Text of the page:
From Lido to Malamocco on foot
Lido, my to-go-island whenever I want to relax. In between the lagoon and the sea, this long and narrow limb of land perfumes of saltiness and seaweeds. Maybe some may not like this odour, but on me it has a magical effect, as it triggers both my energy and imagination. Besides, my body is starting to feel spring and craves sunshine and vitamin D, so yesterday I hopped on a vaporetto and headed to the place where I was born.
I had time, as a couple of jobs I was supposed to do have been moved to mid March and it is my husband the unlucky one who has to work every day -and night- in this period of Carnival. So I decided to walk from the centre to Malamocco. It's a very long walk, but I have good legs and a lot of will. Once the vaporetto arrived at Lido, I crossed the Gran Viale -stopping for a quick coffee and croissant at Canton del Gallo (their pastries are superb!!!)- and reached the structure called Blue Moon, from where you access to the beach.
Along the shore, couples walking their dogs, small groups of friends and people on their own, just like me, jogging or simply enjoying the first signs of the new season. Normality, absolute normality. The Lido, a place we kind of take for granted here, but that I have come to appreciate as a place of peace and wilderness. I arrived at the height of the Hotel Excelsior, testimony of a glorious past now forgotten, then I left the beach and proceeded along Lungomare Marconi, where I met a friend of my mum's, until I arrived at the foot of Murazzi.
Murazzi is the beach with little sand and a lot of stones. It's a public space, no private huts or whatsoever, and it's one of the most loved locations by the local inhabitants. Consider that, after all, we are Italians and we need the sun, don't blame us... it's in our veins! So, be it winter, spring, summer or autumn, as long as the sun is shining... you will see people walking, cycling and doing all sorts of outdoor sports here. My father used to jog jumping from one stone to the other, to improve his reflexes... brave man! Personally, I would never do it and neither his friends!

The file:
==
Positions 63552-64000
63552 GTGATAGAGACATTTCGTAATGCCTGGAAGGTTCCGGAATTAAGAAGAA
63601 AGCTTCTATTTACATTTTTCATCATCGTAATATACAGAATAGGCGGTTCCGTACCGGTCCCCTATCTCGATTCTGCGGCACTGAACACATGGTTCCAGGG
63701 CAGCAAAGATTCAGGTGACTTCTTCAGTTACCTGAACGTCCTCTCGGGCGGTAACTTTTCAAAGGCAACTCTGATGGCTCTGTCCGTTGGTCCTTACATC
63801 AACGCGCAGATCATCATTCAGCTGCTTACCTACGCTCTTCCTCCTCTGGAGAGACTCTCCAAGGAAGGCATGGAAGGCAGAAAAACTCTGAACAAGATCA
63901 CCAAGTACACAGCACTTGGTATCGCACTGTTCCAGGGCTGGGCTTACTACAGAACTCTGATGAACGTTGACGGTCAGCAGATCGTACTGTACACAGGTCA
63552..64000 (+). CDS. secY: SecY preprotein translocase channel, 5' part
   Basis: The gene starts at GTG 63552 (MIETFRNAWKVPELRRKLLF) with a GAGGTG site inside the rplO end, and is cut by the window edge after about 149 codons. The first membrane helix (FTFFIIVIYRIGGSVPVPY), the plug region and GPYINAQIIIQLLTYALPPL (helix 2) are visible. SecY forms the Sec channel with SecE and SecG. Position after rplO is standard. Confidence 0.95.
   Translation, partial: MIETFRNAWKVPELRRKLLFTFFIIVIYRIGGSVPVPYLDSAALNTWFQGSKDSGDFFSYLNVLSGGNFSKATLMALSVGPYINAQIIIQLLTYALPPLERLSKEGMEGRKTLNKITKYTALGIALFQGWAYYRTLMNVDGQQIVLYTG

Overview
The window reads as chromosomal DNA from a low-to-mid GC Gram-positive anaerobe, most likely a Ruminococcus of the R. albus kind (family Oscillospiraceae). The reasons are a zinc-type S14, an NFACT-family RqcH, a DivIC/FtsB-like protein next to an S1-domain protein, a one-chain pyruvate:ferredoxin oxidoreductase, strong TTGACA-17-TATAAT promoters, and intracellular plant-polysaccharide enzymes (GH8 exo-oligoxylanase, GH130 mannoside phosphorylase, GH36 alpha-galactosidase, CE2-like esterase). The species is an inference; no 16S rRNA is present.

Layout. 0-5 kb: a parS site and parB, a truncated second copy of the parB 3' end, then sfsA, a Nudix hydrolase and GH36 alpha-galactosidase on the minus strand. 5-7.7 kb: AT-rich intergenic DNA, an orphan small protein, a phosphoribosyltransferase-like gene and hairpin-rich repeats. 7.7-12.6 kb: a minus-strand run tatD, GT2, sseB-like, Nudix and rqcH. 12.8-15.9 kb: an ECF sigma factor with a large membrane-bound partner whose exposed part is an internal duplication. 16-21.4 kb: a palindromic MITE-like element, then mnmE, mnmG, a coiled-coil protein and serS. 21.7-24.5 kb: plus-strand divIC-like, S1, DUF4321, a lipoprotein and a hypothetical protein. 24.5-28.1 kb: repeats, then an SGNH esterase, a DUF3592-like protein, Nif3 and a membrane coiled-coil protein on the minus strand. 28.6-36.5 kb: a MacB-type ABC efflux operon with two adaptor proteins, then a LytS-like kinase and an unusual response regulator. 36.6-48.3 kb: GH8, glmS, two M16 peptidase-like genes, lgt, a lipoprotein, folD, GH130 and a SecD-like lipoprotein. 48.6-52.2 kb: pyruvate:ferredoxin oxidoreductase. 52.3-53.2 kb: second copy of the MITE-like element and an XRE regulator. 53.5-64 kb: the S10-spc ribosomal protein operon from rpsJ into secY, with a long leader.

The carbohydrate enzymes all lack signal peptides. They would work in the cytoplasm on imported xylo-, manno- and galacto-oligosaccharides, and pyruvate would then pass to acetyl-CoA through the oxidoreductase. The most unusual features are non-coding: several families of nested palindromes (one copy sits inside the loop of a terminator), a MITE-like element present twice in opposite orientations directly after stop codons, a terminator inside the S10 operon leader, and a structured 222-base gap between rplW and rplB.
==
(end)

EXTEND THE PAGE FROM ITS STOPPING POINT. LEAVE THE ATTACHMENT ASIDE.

On Murazzi you will also see some self-built wooden huts, which -though- are not legal and every now and then get removed by the local police. Sorry, but I've never been able to understand this fact: we live in a country that gives parliamentary immunity to Salvini (whose party stole quite a significant amount of tax money), but that punishes passionate locals that collect woods, keep the beach clean (yes, they voluntarily pick up all the plastic bottles and other rubbish, without anyone asking...) and use their skills to create beautiful huts in 100% natural materials... weird, ah? Anyway... I suppose that like the song says, it's a mad mad world we're living in.
From Murazzi, you will have the sea to your left, while to your right you will see houses alternating with green areas. The further you go, the more vegetable gardens you will see. You will also encounter the soccer and five-a-side courts, the swimming pool, the tennis court and more. Lido, in fact, is the island of sports, so many the gyms and activities available. I'm also planning to take you soon to the horse riding area, I'm just waiting for the temperature to get a little warmer!